Tim: JP’s British, Astrid is, as we’ve heard multiple times, Swedish. And oh, do I have an issue with this.
Tim: At least, I have a problem with the lyric video. Musically, its fine. In fact, it’s good! The melody is nice, the vocals work well together, it’s a pleasant song to listen to!
Tom: You’re not wrong there. This is really nicely put together. I don’t think it’s going to be a classic, but it’s certainly a cut above most of the tracks we cover here. Astrid S continues to have a lovely voice, and JP Cooper makes for a good lead vocalist.
Tim: I like it, quite a lot! BUT. BUT. Oh, why would you use Calibri in a lyric video. Just, why.
Tom: That’s… that’s your problem? It’s a really lovely animated video, and your problem is Calibri?
Tim: There’s clearly been some proper designer involved at some point – the doo-do bits show it slightly, and then that ‘but I can write a song’ proves that someone involved knows what they’re doing – but why the hell would you use Calibri, anywhere? Everyone who has used a computer in the past decade knows it as the Microsoft Word default typeface, and everybody who has used a computer is the past decade will think “have they got, like, no imagination at all?”. It’s distracting. It’s wrong. And, genuinely, with that in the foreground it spoils the song for me. Background tab, it’s fine. But if I’m in the YouTube app on my phone? NO, next track please.
Tim: Is it good noise? I’m not sure. I think it is.
Tom: I’m sure that it’s good noise. What I like is that these are chord progressions and melodies that you could hear in schlager, and drums that you could have heard in a Phil Collins track decades ago, but they’re applied to a really Intense Big Dark Modern Production.
Tim: It almost, in fact, reminds me of the dark days of dubstep five or six years ago, where we’d get a nice melodic verse and chorus before suddenly a HRRRRRRNNKK VWOMP VWOMP VWORP NEEEEEEEOOOOOWWW would come along and ruin everything. It’s not nearly as bad as that here, of course, not least because the only time it really happens so suddenly is after the first chorus – after that, I’m slightly prepared for it, and it has vocals layered on top which calms it down somewhat.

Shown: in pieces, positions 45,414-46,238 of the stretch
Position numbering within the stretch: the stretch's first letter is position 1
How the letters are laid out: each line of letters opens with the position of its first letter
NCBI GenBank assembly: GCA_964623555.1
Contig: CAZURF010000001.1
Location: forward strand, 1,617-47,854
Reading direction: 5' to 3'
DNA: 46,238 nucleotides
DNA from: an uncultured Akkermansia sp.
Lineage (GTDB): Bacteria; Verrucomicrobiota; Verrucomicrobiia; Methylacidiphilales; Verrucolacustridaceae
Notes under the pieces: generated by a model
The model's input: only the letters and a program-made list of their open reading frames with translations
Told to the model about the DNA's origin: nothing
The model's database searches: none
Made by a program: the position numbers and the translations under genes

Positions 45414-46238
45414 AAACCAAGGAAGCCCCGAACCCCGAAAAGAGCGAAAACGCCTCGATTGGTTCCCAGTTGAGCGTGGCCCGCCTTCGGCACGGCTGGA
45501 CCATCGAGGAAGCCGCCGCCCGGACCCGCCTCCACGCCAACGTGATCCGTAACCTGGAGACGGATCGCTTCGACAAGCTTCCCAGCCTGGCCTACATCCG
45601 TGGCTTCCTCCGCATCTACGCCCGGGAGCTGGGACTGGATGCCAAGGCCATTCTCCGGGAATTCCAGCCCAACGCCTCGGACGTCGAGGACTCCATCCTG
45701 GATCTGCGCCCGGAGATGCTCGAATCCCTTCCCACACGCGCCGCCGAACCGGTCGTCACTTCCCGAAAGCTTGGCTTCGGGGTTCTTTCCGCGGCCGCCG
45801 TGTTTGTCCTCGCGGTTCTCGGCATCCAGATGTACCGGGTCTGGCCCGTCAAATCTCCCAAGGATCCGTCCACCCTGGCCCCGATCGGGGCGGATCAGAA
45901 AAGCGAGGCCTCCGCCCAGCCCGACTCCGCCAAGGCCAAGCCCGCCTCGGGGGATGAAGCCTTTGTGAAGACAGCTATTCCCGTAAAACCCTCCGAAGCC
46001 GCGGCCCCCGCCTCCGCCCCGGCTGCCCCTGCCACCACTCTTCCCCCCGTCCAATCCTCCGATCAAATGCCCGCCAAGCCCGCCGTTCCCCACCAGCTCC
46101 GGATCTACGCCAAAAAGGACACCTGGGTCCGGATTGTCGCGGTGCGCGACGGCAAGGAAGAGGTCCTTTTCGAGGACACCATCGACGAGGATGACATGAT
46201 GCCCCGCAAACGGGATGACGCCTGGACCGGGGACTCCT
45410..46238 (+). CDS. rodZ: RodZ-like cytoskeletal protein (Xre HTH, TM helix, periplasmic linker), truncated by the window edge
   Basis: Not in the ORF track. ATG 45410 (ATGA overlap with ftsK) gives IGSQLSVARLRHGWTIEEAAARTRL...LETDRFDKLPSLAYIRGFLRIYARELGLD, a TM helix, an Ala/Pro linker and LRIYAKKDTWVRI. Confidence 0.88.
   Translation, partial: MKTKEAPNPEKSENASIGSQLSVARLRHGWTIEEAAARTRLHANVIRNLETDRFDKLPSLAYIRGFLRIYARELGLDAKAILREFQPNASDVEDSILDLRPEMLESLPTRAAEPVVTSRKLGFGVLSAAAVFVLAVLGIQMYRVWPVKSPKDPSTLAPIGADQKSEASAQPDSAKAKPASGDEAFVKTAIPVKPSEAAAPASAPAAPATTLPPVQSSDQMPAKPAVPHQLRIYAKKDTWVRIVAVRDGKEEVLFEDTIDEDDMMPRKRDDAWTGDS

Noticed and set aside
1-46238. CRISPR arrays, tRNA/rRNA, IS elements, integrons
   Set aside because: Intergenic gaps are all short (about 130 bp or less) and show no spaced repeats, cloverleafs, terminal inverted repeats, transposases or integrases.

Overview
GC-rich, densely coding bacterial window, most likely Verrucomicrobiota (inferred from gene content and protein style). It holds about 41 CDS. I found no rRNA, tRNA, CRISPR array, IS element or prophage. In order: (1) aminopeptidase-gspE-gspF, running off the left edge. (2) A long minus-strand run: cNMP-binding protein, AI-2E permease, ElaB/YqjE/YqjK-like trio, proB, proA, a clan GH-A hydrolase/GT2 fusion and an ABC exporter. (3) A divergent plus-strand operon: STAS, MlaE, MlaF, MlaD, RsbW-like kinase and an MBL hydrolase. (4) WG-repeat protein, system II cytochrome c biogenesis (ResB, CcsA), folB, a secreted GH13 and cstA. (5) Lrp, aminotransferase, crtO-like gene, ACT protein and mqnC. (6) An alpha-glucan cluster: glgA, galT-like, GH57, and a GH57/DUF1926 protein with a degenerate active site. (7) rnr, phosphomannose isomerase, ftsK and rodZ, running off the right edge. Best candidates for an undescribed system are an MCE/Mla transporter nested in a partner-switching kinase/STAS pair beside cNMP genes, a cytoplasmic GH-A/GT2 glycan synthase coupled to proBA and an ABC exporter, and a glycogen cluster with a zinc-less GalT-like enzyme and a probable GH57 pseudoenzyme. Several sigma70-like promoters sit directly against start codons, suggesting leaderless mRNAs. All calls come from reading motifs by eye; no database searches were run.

Tom: My only complaint — and let’s take a moment to appreciate how rare those words are here — is that because everything’s compressed so hard, the mroe subtle instrumentation gets swamped under the BIG NOISE. But overall, yeah, I really like this. It’s not BIG VWORP DUBSTEP, it’s something much better.
Tim: It’s also, obviously, nowhere near as harsh a sound, so, yeah, overall I think it’s good noise. Positive, at least.
Tom: I hit replay immediately after listening, and I sang along with the chorus. That’s everything I want in a pop song. This is great.
“That chorus stands out so far above everything else.”
Tim: February’s rubbish, so shall we have a nice dance track with a great title to pretend it’s summer?
Tim: I’ll be honest, I’ve got no idea what ‘dust’ means as a verb aside from doing a bit of light housework, and given that that’d be a weird thing to sing about, let’s do music.
Tom: Mediocre verse, slightly dodgy pre-chorus, wonderful bit of instrumental work in the chorus. That chorus stands out so far above everything else.
Tim: I’d dispute the ‘mediocre’, but your last sentence is bang on: I’ve listened to this four or five time times now and it’s showing no signs whatsoever of getting tiring. It’s a lovely tune, albeit with a slight disconnect between the lyrics and the general mood in the melody; regardless, listen to it and be energised, as far as I’m concerned.
Tom: And while I’m not convinced by that verse, I’m in favour of the more complex rhythm patterns in the vocals there: there’s more than you might expect.
Tim: Exactly what I need right now with this tedious day of admin I’ve got to get through.